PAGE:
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Category: Employee

Employee Loyalty

Chris Woolard

CX Jugglers

The website http://juggle.wikia.com/wiki/Top_40_Jugglers has readers vote for the best juggler in the world. For the past two years, the winner has been Ofek Snir from Israel. If you are bored, you can search him and see his amazing ability.

In looking up the best jugglers, I found that June 17th is Jugglers Day. This year, October 3rd is CX Day, but I am starting to wonder if it should be moved to June 17th given all of the juggling CX professionals must perform on a daily basis. I would argue, though, that CX professionals are some of the best jugglers in the world today. In many organizations, CX professionals have to fight internal barriers of key functional heads or information users who marginalize the role of the CX professional. They have to fight for credibility and strategic importance. All the while, they have to juggle all of the key, necessary components to create a successful and impactful CX program.CX Juggler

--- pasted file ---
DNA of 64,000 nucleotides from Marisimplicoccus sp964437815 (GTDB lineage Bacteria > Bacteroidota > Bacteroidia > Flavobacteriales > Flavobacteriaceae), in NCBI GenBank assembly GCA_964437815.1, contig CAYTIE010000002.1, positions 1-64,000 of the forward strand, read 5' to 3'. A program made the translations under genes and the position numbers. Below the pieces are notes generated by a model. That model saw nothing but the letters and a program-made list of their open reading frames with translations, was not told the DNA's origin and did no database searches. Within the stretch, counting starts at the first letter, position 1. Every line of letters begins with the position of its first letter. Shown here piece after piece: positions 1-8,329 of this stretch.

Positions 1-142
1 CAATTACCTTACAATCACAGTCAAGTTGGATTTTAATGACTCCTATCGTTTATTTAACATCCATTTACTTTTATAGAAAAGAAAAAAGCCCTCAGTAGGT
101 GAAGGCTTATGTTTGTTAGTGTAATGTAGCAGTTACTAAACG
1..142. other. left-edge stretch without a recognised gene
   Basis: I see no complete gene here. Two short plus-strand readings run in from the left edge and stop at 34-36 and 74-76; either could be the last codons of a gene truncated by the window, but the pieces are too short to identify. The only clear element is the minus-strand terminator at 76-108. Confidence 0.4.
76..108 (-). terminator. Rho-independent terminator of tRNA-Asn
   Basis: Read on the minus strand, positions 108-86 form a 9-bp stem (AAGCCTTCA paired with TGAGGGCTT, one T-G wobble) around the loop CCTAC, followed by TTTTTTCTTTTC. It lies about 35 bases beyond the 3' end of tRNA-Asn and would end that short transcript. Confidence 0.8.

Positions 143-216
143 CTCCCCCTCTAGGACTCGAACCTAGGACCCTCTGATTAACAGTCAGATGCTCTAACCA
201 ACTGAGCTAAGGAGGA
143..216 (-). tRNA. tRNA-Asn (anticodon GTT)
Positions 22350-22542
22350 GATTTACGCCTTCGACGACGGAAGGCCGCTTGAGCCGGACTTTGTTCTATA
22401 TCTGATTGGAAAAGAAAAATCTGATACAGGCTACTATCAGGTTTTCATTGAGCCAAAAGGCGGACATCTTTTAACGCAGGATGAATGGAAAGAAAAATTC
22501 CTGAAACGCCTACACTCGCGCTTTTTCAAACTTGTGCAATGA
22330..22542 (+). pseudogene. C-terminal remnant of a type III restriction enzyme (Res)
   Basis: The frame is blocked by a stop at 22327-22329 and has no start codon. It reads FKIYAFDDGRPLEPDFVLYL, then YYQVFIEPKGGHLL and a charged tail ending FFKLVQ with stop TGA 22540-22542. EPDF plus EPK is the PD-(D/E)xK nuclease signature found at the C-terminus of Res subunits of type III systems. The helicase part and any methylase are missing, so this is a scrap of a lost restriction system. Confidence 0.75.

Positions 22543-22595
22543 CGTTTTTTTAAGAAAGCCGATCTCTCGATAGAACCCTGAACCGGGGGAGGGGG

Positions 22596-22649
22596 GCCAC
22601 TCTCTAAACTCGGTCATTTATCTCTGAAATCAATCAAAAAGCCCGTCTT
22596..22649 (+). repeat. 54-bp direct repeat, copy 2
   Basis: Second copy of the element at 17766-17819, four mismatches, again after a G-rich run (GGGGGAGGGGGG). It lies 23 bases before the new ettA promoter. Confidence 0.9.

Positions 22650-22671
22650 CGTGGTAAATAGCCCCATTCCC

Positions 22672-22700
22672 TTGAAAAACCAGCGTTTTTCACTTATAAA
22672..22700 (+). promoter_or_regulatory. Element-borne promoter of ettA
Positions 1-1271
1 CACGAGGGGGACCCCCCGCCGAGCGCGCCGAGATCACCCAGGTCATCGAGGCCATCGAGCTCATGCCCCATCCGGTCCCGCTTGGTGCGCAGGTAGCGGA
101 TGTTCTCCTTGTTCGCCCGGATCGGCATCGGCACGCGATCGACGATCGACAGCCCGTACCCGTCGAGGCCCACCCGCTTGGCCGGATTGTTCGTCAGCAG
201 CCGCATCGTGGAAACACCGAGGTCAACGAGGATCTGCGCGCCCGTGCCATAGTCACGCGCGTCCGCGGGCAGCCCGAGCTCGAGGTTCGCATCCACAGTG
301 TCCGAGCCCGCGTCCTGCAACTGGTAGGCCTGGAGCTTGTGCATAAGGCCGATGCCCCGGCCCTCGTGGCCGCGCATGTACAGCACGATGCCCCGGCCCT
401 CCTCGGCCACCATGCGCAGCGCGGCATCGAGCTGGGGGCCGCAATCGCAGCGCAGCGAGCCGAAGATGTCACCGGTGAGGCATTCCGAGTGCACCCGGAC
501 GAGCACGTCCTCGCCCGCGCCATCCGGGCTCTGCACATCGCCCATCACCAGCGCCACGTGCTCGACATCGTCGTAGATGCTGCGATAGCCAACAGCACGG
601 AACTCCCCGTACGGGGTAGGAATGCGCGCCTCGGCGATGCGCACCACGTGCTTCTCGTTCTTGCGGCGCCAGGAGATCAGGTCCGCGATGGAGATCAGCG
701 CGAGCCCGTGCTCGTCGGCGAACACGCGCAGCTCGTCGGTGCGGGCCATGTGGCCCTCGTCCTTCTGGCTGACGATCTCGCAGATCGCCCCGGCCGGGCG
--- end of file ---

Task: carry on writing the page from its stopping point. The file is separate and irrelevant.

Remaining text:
Last week at the 2017 CXPA Insight Exchange, we talked to a number of CX professionals about all the areas on which they are focusing. You can see the eight areas that most CX professionals today are trying to juggle in their role in the picture to the right. If you can’t see it, the eight areas are Communication, Insights, Action, Impact, Strategy, Culture, Resources and Technology.     

Walker Maturity Model

Walker has been around for almost 80 years and has been a leader in the area of CX consulting for almost two decades. Over that time, we have identified these eight areas as critical to the success of any CX program. The icon on the left illustrates the six areas that are key to success – plus technology and communication, which surround those six areas as boosters that strengthen and enhance the other six.